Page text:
On March 8, 2019, the Fifth Circuit Court of Appeals decided Morrow et al. v. Meachum[i], in which the court examined whether an officer was entitled to qualified immunity from suit when he maneuvered his police SUV into the path of a fleeing motorcycle which resulted in the death of Moon, the twenty-two year old operator of the motorcycle. The relevant facts of Morrow, taken directly from the case, are as follows:

On June 26, 2014, Meachum was patrolling I-20 near the town of Cisco, Texas. He was driving a marked police SUV. At around 5:30 p.m., Meachum observed motorcyclist Moon speeding at 85 mph and weaving through traffic. Meachum turned on his lights to stop the motorcycle. Moon sped away. Meachum radioed for help.

Having shaken the police SUV from his tail, Moon exited I-20. He stopped at a gas station and hid behind a gas pump. Eastland County Deputy Sheriff Ben Yarbrough drove by the gas station and spotted Moon. Moon likewise spotted Yarbrough. So Moon again sped away—this time performing a “wheelie.” Yarbrough turned on his lights and gave chase. Moon again escaped. Yarbrough radioed that Moon was now headed south on US-183.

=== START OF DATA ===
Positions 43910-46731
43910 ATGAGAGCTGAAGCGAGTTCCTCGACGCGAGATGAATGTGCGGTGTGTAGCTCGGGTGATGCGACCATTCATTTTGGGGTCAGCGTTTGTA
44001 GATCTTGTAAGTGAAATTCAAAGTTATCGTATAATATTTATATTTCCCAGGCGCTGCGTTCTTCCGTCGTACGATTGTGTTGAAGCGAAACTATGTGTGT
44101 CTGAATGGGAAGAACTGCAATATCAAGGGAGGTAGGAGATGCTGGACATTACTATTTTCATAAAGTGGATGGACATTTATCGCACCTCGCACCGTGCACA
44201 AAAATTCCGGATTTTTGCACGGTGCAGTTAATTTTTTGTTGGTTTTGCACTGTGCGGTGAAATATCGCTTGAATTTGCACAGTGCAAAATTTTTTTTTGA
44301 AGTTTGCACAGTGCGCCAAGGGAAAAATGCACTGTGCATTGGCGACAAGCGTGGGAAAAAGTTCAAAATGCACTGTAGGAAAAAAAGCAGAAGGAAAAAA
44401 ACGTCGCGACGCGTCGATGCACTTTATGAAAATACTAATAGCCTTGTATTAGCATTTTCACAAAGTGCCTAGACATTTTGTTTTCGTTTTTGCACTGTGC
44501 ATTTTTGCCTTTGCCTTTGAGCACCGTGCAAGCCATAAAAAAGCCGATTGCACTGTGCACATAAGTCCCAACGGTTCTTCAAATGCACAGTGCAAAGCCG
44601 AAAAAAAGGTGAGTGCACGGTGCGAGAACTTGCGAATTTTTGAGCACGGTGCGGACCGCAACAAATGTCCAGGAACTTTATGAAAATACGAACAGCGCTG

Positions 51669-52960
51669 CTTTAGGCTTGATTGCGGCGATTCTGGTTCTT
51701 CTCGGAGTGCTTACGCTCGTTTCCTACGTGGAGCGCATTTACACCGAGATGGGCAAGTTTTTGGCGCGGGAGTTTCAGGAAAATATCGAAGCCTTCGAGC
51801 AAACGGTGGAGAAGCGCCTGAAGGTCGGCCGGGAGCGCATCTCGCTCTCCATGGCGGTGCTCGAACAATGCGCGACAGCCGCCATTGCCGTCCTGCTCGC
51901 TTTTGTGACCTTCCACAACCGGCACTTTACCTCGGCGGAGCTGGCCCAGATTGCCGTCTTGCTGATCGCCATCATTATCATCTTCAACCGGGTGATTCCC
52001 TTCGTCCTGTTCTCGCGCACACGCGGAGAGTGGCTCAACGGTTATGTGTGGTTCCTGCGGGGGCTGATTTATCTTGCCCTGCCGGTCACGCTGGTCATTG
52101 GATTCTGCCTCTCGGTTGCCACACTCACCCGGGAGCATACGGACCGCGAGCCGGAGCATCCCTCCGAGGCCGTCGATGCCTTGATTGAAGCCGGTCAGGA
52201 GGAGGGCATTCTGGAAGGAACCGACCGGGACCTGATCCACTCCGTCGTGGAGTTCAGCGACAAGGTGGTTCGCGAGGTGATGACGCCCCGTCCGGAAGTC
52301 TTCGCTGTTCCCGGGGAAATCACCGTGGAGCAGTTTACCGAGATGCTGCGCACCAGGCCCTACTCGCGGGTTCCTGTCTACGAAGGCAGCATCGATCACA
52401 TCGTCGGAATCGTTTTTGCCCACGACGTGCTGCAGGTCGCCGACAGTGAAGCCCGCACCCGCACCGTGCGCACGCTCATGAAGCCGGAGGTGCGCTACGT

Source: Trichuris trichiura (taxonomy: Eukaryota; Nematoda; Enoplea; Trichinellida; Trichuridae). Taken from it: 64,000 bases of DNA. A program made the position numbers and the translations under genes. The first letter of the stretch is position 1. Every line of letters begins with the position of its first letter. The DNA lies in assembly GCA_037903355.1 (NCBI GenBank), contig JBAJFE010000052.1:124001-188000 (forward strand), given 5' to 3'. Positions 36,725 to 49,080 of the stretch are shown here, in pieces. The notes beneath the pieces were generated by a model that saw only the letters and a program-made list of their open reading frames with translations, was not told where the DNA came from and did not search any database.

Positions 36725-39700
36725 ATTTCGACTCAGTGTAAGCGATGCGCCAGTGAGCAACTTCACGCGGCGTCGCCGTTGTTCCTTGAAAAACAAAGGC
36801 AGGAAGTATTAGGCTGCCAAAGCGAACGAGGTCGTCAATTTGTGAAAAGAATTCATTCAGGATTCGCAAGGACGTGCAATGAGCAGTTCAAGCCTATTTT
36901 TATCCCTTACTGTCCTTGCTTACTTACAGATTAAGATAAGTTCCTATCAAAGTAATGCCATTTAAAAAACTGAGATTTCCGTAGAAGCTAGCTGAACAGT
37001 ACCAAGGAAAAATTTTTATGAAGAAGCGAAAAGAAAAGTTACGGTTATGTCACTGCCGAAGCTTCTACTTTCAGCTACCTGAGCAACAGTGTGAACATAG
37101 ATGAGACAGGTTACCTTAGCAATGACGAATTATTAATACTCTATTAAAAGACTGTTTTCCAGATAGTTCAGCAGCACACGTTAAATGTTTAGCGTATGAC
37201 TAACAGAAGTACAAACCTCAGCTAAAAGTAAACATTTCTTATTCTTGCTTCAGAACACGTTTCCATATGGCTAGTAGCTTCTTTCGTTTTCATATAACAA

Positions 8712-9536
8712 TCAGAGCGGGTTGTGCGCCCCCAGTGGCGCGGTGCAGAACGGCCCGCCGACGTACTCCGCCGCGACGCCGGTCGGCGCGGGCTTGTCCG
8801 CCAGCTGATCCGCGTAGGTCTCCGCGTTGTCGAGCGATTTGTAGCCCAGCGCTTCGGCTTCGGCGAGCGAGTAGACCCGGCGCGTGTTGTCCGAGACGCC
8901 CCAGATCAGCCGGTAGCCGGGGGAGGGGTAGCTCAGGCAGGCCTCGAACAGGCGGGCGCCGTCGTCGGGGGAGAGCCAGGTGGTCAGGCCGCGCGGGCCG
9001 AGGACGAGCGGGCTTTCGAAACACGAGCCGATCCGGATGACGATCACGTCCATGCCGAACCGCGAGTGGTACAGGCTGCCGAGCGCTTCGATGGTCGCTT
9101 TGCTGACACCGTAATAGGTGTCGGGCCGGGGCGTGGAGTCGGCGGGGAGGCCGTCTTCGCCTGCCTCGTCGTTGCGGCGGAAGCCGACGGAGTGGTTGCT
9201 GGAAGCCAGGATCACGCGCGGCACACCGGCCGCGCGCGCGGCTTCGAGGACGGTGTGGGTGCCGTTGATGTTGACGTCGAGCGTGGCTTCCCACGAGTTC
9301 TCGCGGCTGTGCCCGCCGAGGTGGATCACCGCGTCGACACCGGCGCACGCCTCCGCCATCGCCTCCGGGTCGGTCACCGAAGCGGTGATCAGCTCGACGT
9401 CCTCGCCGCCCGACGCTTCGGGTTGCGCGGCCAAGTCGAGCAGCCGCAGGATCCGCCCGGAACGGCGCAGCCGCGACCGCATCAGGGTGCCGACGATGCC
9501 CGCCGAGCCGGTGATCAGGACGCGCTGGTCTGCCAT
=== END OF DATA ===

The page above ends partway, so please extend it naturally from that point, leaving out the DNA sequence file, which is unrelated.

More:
Meanwhile, Investigator Meachum had also exited I-20 onto southbound US-183. But given Moon’s pit stop, Meachum was now in front of him. The relevant stretch of US-183 is a two-lane undivided road with rolling hills. Videos in the record show light but consistent traffic going both directions. Videos also show Meachum was driving approximately 100 mph; motorcyclist Moon was clocked at 150 mph and closing quickly behind Meachum.1 As Meachum reached the top of a gentle hill, he spotted two vehicles in the oncoming (northbound) lane of US-183. Meachum also spotted Moon approaching from behind.

Thus began the fateful seven seconds at the heart of this case. According to the dashboard camera (“dashcam”) on Meachum’s police SUV and Moon’s expert report, the officer was going approximately 100 mph when he spotted Moon approaching from behind. The dashcam at that moment is timestamped 17:46 and 41 seconds. At 42.3 seconds, Meachum slowed to 93 mph and moved to the right side of his lane. At 43.0 seconds, Meachum slowed to 87 mph. At 44.7 seconds, Meachum slowed to 71 mph. Then, over the next 2.3 seconds—from 44.7 to 47.0—Meachum slowed to 56 mph and moved his SUV leftward and over the center line of US-183. At 47.7 seconds, Moon crashed into the back of Meachum’s SUV. The dashcam shows Meachum was traveling 51 mph at impact.  Moon died. He was 22.”[ii]

Morrow sued Investigator Meachum on behalf of Moon’s estate and alleged that Meachum violated Moon’s rights under the Fourth Amendment when he positioned his SUV to surprise Moon, prevent him from eluding arrest a third time, and to kill him.  The district court held that Investigator Meachum was entitled to qualified immunity from suit and granted summary judgment for Meachum.  The district court, quoting the Supreme Court in Scott v. Harris[iii], stated